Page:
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Economic and social failures blamed on schools

For a break from APS news, here’s an op-ed that runs in the Monday print education page that I assemble and edit each week. (Please send essays on education for consideration, 500 or 800 words. )

This piece is by Walt Gardner, who has written for the AJC before on education topics. A teacher for 28 years in Los Angeles, he writes the Reality Check blog for Education Week.

Enjoy his piece:

In the debate over education reform, the charge guaranteed to get the attention of the media is that the U.S. is losing its economic hegemony.  The evidence is rankings on tests of international competition, which are offered as proof that the U.S. will not be able to compete globally.  Yet a closer look leads to a far more nuanced conclusion.

The first question that should raise eyebrows is who takes the tests. The Trends in International Mathematics and Science Study (TIMSS), for example, tests students who are in their “final year of school.”  But the ages of students range from 17 …

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Who should be the next APS superintendent?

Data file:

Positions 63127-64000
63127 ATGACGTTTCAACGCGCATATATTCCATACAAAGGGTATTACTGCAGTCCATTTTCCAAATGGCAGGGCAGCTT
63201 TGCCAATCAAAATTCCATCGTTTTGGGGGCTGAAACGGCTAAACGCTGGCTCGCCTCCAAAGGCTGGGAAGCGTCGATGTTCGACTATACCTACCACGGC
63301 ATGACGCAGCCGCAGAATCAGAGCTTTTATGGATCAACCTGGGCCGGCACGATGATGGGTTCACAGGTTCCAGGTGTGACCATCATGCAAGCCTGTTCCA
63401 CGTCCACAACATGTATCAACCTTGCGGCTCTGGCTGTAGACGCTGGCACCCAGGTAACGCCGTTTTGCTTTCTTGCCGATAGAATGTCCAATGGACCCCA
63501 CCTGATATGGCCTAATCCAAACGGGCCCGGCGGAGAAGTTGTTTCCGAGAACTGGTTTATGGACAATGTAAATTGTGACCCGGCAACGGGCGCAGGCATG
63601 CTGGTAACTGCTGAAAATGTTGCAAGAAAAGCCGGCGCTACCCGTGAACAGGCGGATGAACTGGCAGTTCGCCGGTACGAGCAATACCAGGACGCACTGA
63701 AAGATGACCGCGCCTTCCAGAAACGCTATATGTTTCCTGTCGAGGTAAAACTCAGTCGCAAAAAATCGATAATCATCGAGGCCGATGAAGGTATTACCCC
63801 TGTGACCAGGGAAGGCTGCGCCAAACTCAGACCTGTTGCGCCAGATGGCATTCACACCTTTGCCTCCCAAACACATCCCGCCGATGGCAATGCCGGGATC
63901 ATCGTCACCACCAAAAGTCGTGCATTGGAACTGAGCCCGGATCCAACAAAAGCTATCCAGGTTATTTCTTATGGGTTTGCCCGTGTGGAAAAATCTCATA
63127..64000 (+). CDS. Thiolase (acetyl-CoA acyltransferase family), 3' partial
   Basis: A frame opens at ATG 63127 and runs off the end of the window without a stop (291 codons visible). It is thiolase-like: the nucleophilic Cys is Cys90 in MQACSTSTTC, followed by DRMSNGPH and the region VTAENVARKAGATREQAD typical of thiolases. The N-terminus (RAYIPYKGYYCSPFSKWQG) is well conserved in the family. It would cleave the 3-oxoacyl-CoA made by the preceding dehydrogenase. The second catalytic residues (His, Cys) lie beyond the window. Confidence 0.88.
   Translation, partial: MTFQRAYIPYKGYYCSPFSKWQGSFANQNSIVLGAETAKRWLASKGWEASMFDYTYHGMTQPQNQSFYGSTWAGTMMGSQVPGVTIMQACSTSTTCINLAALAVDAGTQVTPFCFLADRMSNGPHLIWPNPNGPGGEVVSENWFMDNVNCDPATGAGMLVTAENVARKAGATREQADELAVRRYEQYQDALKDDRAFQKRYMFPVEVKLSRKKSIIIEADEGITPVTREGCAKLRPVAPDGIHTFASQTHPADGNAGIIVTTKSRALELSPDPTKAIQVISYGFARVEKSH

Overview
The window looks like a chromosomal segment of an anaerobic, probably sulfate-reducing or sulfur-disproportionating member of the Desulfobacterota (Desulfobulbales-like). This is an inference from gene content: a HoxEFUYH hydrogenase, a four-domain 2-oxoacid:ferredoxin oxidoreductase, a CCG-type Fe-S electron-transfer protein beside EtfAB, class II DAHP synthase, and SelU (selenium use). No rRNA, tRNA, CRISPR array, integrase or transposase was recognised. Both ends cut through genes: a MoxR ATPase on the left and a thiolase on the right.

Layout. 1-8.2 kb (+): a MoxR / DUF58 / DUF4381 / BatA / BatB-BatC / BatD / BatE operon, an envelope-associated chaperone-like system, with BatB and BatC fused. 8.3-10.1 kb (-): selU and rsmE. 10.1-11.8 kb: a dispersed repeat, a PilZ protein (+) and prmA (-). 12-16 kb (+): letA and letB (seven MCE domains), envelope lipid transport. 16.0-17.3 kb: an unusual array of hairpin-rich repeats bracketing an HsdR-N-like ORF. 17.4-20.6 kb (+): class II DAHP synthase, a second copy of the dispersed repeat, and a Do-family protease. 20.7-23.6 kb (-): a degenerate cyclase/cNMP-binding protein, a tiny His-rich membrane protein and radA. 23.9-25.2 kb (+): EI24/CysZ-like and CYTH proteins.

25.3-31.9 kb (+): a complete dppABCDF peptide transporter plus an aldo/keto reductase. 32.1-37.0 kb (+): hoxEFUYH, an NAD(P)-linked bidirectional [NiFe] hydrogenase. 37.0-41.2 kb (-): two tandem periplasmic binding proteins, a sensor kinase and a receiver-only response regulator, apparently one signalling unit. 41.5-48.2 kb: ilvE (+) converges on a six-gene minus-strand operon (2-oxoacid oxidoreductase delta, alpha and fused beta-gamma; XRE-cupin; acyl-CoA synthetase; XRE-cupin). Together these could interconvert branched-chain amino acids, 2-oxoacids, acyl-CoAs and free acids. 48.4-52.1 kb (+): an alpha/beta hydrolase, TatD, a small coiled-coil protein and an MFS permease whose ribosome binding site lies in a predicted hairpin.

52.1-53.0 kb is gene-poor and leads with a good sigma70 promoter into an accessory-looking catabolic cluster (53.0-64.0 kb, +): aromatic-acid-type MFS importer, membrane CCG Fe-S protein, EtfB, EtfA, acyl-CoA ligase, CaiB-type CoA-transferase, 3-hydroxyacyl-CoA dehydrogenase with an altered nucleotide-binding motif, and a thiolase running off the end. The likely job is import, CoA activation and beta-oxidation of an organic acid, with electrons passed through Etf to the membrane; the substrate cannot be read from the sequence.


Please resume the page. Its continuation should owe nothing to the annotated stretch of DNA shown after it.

Any candidates out there for the superintendent’s job in Atlanta?

A Get Schooled poster suggested that the APS board has already been sizing up potential candidates. The poster wrote on an earlier blog: “Dr. Marcia Lyles former Deputy Chancellor of New York City Public Schools and Now Superintendent in Delaware has been seen meeting with School Board Members in Atlanta. A good choice. Stan Mims a former Superintendent, also from New York City Public Schools is a strong candidate. Arlene Ackaman would be the best choice but wont leave Philadelphia anytime soon, then there is Linda Darling Hammond a professor at Stanford University. In house there is Randy Bynum who is well liked by principals because he is not dogmatic like many of the Executive leadership team. There are many principals to consider but the board is too stupid to consider them. There is Tyrone Smith at Mays, Vincent Murray at Grady, Shirlene Carter at Southside, Melody Morgan at Coretta Scott King and a few …

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CRCT cheating: AJC says time for APS chief to go

The AJC editorial editor called for the removal Dr. Beverly Hall.

The AJC editorial editor called for the removal Dr. Beverly Hall.

The AJC is calling for Atlanta Public Schools Superintendent Beverly Hall to either quit or be fired in the wake of  revelations that she did not release a report she commissioned validating the newspaper’s data-driven investigation of improbable test score gains.